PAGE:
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Are Benchmarks Really Benchmarks?
“Numbers never lie, after all; they simply tell different stories depending on the math of the tellers.”
Luis Alberto Urrea
If I told you 2 companies out of 500 are doing very well but the other 498 are doing just ok, or even not very good, would you say the economy or markets are strong? Or even vice versa, would one say the economy is bad because 2 companies are doing poorly, but 498 are doing well?
Even though the above point might be a bit of an exaggeration, this is where we stand today. Due to how the Dow Jones Industrial Average (DJI) and S&P 500 are calculated, I posit they are almost worthless today as a real benchmark, or at best, very misleading. Neither embody the real markets they supposedly represent. Sadly, the bigger issue is that I don’t see a way where either become meaningful again.
Let’s first discuss the DJI, the grandaddy, or Rose Bowl, of stock benchmarks. Charles Dow, the man responsible for developing the DJI, introduced it in 1896. This was in a day where benchmarks were almost nonexistent, and the stock markets were rather crude in their existence. He chose 12 stocks that he believed represented the market. Our economy wasn’t as diversified back then and mainly consisted of industrial companies. Thus, the Dow Jones Industrial Average.
Trivia time: Of the 12 original companies in the DJI, which one is the only company still with us today?
Interestingly, he weighted the 12 stocks by price. Meaning, the higher the stock price, the more impact that company’s return has on the overall index. That measure remains today. This creates a situation like today in which United Health Care (UNH) represents approximately 9.5% of the index’s return. If the DJI was equal weighted, UNH would be 3%. Why does UNH represent so much more? Because its stock price is high. Nothing more. Doesn’t seem very logical, right?
Bottom line, stock price by itself tells us very little about a company, making it one of the worst metrics to use to weight an index.
The S&P 500 weighting is more logical but currently has an issue with too few companies having too big of an impact on the index. Recall the question I started off with — if a market has 2 stocks doing well but 498 doing just ok, would you think the overall market was strong? That is the case with the S&P 500 today, even though it isn’t just 2 stocks but instead around 8. Again, there are 500 stocks in the S&P 500, supposedly representing the market as a whole. Stocks in the S&P have a weight assigned based on market cap (stock price multiplied by shares outstanding – a measure of a company’s total worth or current value). We have now entered the age of mega cap stocks. Apple, Microsoft, Google and Amazon all have market caps of over $1 trillion, with Apples topping $2.5 trillion. If you just drop down to the stock ranked 10th in weight, you will find UNH, which recall is the stock with the most weight in the DJI, but a market cap 5 times less than Apple.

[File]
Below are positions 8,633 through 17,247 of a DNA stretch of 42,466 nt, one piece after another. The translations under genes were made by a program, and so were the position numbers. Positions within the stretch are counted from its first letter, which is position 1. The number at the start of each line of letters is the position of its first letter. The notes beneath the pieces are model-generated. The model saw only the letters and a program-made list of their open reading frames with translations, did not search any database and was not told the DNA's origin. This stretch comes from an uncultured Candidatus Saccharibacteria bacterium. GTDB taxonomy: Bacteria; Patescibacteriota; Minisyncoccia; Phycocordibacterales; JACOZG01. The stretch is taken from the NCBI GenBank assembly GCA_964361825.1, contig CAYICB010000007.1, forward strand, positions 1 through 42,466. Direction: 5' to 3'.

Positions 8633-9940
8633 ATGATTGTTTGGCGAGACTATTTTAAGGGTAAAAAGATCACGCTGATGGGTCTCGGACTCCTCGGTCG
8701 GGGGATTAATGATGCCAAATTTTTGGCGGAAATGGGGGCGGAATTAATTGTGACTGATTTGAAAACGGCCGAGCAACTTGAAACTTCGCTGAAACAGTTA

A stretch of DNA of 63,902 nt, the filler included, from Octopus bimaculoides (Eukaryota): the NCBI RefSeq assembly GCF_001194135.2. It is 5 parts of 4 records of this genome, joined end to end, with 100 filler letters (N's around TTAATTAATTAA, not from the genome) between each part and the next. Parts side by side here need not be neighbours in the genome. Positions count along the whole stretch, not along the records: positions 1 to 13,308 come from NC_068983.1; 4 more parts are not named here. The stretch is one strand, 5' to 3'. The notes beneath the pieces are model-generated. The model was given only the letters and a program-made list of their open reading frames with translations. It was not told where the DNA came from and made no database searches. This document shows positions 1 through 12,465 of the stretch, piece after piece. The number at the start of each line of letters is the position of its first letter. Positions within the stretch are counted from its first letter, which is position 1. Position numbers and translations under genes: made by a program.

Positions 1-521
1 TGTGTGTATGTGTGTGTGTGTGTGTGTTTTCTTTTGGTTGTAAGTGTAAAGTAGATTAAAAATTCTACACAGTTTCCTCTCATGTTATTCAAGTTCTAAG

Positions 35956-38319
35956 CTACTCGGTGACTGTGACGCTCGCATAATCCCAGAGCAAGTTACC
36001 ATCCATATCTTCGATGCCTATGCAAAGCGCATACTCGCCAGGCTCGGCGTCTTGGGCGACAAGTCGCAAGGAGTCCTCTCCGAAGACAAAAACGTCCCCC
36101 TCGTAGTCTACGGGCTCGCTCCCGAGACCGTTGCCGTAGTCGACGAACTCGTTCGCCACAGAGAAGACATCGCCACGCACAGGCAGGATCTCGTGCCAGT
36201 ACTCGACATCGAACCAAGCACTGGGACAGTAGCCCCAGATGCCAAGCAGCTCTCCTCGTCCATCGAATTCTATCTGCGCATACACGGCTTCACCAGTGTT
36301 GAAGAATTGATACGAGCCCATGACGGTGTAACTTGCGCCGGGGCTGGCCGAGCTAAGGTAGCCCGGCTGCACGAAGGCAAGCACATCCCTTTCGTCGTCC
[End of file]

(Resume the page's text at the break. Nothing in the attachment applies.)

The S&P 500 is so top heavy that a handful of stocks have driven the performance for years. In 2022, in which growth stocks led the way down, the S&P 500 was down 19%. If all the stocks in the S&P 500 had the same weight assigned, the loss would have been approximately 13%. This year, weighted has almost a 7% return as of May 9 while the equal weight is up less than 1%. Bottom line, an equal basket of 492 stocks is basically flat this year, but 8 of the biggest stocks, measured in market cap, are up.
I propose that looking at an equal weight S&P 500 index may be a better reflection of how the overall market is performing.
Diversification is where this all leads. As you can see, a weighted S&P 500, which is not as diversified as an equal weighted S&P 500 has higher highs and lower lows. Equal weighted significantly outperformed in 2022 but has underperformed in 2023. However, if you look at both time frames combined (from January 1, 2022 to May 9, 2023), the equal-weighted S&P 500 (i.e. the diversified portfolio) has outperformed the weighted S&P 500 (concentrated in 8 positions).
Trivia answer: The old faithful, General Electric (GE).
You can’t invest directly into the S&P 500 or DJI but there are ETFs that copy them. The point of this article is not to suggest which one is best but rather to point out that benchmarks can be misleading. You first must define your goals with your money and decide if you want volatility in your portfolio before you set a benchmark to chase.
Another, and one that is better in our view for those close to or in retirement, is to first determine the return you need to reach your goals and live the lifestyle you want. Once you determine that, let that drive your investing decisions, including how much risk (diversification) to take and the expectations you should have for your portfolio.
The advisors here at Virtus Wealth Management are happy to answer any questions you might have. Fee free to call us at 8170717-3812 to see how we can help you.